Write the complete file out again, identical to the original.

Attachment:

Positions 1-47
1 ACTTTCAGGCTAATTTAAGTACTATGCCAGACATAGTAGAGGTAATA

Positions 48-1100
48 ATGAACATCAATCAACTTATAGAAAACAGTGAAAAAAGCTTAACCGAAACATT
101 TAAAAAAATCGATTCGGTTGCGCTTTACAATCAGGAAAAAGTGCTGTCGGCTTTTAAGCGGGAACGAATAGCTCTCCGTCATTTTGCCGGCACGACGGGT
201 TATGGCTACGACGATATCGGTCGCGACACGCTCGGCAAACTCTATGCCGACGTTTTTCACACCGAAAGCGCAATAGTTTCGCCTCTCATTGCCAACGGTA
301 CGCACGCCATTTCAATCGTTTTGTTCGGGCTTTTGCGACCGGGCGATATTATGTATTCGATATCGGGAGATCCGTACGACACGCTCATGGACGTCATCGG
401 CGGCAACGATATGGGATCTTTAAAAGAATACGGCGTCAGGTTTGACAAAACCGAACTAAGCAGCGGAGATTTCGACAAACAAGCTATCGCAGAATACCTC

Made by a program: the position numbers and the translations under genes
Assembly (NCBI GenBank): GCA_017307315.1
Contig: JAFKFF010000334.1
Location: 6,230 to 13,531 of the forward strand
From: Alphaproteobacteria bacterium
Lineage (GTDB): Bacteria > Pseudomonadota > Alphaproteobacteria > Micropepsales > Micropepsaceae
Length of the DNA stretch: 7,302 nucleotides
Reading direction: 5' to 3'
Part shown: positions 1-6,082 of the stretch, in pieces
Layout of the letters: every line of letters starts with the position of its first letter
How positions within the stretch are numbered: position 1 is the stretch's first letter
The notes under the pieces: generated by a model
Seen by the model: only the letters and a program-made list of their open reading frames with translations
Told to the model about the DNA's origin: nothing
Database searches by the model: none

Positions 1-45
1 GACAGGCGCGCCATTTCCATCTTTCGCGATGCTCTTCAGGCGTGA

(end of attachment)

Positions 1-47
1 ACTTTCAGGCTAATTTAAGTACTATGCCAGACATAGTAGAGGTAATA

Positions 48-1100
48 ATGAACATCAATCAACTTATAGAAAACAGTGAAAAAAGCTTAACCGAAACATT
101 TAAAAAAATCGATTCGGTTGCGCTTTACAATCAGGAAAAAGTGCTGTCGGCTTTTAAGCGGGAACGAATAGCTCTCCGTCATTTTGCCGGCACGACGGGT
201 TATGGCTACGACGATATCGGTCGCGACACGCTCGGCAAACTCTATGCCGACGTTTTTCACACCGAAAGCGCAATAGTTTCGCCTCTCATTGCCAACGGTA
301 CGCACGCCATTTCAATCGTTTTGTTCGGGCTTTTGCGACCGGGCGATATTATGTATTCGATATCGGGAGATCCGTACGACACGCTCATGGACGTCATCGG
401 CGGCAACGATATGGGATCTTTAAAAGAATACGGCGTCAGGTTTGACAAAACCGAACTAAGCAGCGGAGATTTCGACAAACAAGCTATCGCAGAATACCTC

Made by a program: the position numbers and the translations under genes
Assembly (NCBI GenBank): GCA_017307315.1
Contig: JAFKFF010000334.1
Location: 6,230 to 13,531 of the forward strand
From: Alphaproteobacteria bacterium
Lineage (GTDB): Bacteria > Pseudomonadota > Alphaproteobacteria > Micropepsales > Micropepsaceae
Length of the DNA stretch: 7,302 nucleotides
Reading direction: 5' to 3'
Part shown: positions 1-6,082 of the stretch, in pieces
Layout of the letters: every line of letters starts with the position of its first letter
How positions within the stretch are numbered: position 1 is the stretch's first letter
The notes under the pieces: generated by a model
Seen by the model: only the letters and a program-made list of their open reading frames with translations
Told to the model about the DNA's origin: nothing
Database searches by the model: none

Positions 1-45
1 GACAGGCGCGCCATTTCCATCTTTCGCGATGCTCTTCAGGCGTGA